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Students win international computational linguistics competition

Roxana Girju, Beckman Institute faculty member in the Artificial Intelligence group, recently led a team of University of Illinois and Beckman Institute students to victory in an international competition sponsored by the Association for Computational Linguistics, a society for people working on problems involving natural language and computation.

Published on May 30, 2007

Team members included Alla Rozovskaya, Andrew Fister, Suma Bhat, Brant Chee, and Brandon Beamer.

The Illinois students built a "semantic parser" that ranked first in the competition on Semantic Relations between Nominals (Task 4) at the Semantic Evaluation (SemEval-4) series. Semantic parsing between nominals (nouns) is the task of identifying the underlying meaning encoded by two nouns in a sentence.

Fourteen teams took part in the competition, including university or company teams from Europe, Australia, Japan, and the United States. The competition is held once every three years and this is the first time a team from the University of Illinois participated.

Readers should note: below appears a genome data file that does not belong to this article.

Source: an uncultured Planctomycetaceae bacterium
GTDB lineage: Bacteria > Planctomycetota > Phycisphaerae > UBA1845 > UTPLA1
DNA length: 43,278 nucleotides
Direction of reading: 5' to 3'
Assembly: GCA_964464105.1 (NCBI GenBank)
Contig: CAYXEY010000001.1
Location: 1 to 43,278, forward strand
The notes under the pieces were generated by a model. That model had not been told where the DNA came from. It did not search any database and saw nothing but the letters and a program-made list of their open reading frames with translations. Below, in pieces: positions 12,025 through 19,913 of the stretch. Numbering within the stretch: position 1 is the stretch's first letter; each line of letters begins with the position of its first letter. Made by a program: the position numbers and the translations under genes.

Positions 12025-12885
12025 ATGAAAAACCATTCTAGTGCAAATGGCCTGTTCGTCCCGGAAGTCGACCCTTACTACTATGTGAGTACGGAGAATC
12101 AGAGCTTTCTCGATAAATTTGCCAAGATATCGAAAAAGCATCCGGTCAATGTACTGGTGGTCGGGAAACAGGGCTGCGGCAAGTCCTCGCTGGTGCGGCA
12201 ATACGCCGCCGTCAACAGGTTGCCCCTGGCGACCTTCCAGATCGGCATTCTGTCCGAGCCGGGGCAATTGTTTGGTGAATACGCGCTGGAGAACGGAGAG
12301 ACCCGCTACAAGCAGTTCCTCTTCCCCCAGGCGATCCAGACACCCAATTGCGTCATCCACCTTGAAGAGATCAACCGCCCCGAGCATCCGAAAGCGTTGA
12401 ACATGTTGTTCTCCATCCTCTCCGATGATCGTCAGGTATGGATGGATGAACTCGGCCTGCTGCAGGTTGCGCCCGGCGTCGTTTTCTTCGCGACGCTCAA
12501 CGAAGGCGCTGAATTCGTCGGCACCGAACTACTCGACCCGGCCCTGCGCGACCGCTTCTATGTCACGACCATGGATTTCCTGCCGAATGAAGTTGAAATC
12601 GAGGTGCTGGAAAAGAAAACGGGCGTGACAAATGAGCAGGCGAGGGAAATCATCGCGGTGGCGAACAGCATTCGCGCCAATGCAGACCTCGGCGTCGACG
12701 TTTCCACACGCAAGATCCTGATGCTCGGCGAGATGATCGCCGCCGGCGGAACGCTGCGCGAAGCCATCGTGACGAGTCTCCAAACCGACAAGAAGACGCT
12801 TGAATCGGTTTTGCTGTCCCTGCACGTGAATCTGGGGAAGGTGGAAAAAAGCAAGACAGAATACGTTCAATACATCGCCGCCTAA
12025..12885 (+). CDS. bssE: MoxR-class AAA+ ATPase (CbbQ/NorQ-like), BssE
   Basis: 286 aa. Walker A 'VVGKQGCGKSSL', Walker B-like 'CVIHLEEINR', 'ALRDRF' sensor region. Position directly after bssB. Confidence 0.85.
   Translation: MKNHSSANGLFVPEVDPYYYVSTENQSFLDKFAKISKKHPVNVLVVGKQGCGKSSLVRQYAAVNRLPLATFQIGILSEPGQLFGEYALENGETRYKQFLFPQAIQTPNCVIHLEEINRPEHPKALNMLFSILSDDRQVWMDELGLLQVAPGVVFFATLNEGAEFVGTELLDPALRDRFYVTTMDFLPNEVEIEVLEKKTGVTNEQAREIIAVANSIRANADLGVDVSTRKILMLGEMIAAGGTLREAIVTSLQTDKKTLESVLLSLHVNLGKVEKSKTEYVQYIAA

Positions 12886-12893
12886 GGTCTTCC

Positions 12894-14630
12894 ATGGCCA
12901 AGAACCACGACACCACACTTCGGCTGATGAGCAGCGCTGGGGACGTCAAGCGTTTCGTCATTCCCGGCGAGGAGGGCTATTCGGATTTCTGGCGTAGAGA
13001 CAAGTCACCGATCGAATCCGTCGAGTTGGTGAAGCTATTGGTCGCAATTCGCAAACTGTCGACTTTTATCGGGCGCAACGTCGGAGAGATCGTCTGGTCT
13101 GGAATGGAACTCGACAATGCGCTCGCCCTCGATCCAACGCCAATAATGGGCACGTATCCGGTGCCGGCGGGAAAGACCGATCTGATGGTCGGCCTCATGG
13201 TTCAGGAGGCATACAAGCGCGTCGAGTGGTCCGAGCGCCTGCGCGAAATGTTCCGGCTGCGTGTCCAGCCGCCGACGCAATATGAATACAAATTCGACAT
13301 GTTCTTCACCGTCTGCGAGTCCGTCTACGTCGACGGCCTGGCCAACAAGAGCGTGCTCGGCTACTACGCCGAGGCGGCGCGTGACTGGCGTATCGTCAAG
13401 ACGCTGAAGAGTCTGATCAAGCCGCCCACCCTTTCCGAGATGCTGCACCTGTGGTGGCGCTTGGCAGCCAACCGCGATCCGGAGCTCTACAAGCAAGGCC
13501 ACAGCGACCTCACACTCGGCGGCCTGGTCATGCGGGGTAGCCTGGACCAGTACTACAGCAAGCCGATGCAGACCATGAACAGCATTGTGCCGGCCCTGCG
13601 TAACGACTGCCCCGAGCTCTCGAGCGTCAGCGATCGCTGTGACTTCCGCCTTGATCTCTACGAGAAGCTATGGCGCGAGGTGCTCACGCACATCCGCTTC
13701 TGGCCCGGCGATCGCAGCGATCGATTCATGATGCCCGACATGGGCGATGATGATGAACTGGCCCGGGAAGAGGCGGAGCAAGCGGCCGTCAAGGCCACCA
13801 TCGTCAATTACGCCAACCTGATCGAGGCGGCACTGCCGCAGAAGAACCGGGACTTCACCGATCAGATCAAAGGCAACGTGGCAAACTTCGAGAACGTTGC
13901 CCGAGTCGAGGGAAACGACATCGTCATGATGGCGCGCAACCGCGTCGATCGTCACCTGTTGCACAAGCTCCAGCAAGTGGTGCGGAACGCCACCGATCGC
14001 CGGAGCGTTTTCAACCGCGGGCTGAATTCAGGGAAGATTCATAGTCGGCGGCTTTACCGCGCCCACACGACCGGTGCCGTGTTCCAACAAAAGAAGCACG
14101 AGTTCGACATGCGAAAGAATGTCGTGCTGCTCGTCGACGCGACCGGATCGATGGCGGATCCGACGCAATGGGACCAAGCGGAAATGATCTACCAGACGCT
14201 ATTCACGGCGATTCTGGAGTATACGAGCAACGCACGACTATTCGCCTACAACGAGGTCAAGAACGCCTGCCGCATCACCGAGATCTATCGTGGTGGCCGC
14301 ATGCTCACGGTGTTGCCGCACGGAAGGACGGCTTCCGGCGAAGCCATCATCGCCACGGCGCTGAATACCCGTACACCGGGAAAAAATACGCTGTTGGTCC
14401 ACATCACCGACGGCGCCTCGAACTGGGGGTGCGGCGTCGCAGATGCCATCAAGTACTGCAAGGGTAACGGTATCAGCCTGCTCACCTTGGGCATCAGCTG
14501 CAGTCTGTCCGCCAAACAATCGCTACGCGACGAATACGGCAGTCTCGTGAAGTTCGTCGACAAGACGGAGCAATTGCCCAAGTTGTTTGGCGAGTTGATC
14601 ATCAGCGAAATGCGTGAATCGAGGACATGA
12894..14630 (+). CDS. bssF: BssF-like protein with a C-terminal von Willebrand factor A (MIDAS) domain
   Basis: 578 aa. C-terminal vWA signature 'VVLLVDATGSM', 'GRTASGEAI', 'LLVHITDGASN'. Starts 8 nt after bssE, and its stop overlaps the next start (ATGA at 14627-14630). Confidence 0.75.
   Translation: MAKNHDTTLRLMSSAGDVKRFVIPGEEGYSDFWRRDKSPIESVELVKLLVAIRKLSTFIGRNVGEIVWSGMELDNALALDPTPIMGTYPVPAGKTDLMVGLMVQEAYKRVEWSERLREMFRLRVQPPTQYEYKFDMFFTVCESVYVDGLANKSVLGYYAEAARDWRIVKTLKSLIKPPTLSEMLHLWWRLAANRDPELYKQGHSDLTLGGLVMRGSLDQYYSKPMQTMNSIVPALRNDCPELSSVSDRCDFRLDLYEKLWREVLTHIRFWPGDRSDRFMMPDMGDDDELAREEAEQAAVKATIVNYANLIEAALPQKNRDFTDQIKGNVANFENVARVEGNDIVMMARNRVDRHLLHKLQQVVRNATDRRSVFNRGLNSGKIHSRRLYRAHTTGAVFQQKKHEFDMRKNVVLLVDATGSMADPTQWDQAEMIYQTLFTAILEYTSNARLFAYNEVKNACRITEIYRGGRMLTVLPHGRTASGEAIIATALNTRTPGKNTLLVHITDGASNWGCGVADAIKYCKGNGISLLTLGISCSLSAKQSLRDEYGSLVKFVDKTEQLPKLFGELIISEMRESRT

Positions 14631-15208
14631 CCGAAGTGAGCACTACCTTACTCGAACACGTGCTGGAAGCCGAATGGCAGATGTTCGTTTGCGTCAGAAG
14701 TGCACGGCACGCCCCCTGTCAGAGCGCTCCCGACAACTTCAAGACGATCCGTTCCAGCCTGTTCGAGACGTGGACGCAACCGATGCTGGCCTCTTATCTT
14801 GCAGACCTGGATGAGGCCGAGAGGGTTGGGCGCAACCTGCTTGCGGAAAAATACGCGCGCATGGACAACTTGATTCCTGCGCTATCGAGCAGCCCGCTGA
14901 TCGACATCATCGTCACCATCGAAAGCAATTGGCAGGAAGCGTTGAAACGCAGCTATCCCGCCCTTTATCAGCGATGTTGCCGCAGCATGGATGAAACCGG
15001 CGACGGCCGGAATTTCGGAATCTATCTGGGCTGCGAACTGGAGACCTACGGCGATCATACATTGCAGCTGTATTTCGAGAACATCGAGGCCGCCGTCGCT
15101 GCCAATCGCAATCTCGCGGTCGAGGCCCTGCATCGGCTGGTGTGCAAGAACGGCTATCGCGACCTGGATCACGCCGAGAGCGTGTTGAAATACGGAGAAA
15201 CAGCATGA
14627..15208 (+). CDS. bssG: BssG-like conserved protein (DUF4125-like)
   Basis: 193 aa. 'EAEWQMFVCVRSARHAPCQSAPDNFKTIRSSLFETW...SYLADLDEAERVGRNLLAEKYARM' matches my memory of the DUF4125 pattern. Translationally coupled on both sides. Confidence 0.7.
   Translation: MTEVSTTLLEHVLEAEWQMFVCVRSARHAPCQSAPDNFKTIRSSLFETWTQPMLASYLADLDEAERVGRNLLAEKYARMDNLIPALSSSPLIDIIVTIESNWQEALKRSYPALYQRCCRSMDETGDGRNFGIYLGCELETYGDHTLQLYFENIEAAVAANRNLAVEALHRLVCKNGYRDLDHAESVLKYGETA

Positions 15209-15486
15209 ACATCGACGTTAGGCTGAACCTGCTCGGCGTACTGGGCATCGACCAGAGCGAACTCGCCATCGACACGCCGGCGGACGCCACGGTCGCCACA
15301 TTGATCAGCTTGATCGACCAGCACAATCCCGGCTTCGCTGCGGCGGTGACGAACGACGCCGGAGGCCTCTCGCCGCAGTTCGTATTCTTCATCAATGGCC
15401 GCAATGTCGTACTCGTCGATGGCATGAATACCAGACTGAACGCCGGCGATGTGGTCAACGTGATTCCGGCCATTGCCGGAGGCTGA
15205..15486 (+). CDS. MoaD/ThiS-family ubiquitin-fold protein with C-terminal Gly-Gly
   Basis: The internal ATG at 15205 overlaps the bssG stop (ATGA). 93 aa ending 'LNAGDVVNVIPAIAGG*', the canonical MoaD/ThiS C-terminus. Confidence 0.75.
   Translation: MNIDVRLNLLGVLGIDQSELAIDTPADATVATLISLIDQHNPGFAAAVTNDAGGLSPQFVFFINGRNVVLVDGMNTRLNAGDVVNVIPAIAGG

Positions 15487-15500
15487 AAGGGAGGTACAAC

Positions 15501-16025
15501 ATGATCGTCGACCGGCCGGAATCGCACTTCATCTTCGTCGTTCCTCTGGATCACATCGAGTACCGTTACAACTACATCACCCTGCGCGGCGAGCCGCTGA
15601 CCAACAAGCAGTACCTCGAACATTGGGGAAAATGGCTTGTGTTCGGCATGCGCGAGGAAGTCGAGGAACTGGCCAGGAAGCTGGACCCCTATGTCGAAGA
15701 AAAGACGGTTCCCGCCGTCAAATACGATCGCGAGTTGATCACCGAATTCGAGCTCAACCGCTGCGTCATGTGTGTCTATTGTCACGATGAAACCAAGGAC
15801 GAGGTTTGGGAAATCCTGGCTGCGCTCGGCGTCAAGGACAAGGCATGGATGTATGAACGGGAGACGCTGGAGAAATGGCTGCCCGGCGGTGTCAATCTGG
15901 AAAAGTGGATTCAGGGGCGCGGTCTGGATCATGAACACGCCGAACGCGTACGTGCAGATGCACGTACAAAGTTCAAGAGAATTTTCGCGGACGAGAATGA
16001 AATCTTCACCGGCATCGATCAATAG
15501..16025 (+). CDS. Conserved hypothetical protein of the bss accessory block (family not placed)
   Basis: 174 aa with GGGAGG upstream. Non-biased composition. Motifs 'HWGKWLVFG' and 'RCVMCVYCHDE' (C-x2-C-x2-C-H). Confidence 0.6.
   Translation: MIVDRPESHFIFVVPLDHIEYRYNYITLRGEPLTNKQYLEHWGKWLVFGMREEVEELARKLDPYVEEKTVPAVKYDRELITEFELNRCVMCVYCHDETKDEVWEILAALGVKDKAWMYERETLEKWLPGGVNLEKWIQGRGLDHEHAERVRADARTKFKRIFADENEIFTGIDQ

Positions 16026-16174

Each team received a list of relation classes from several different classification schemes, along with trial and training data. From there they built "learning classifiers." The classifiers were then applied to label new, unseen instances.

"Recognizing with high accuracy such relations is difficult due to the inherent ambiguity of the English language," said Girju. Girju also noted that semantic relations are important since they can serve as building blocks for high-level applications such as search engines, question answering, and textual inference.

Girju said the semantic parser task is viewed not only as a competition, but as an evaluation task that allows researchers to compare their approaches and to make important advances natural language understanding.

"The aim of computational semantics is to identify techniques for semantic representations of natural language text -- representations that can be used to perform inference," Girju said. "The inherent ambiguity of natural languages makes it a challenging topic, but it is mandatory for any advanced natural language understanding system."

Girju said semantic parsers, such as the award-winning student design, are going to bring more insight into various research issues such as artificial intelligence, linguistics, and cognitive science.

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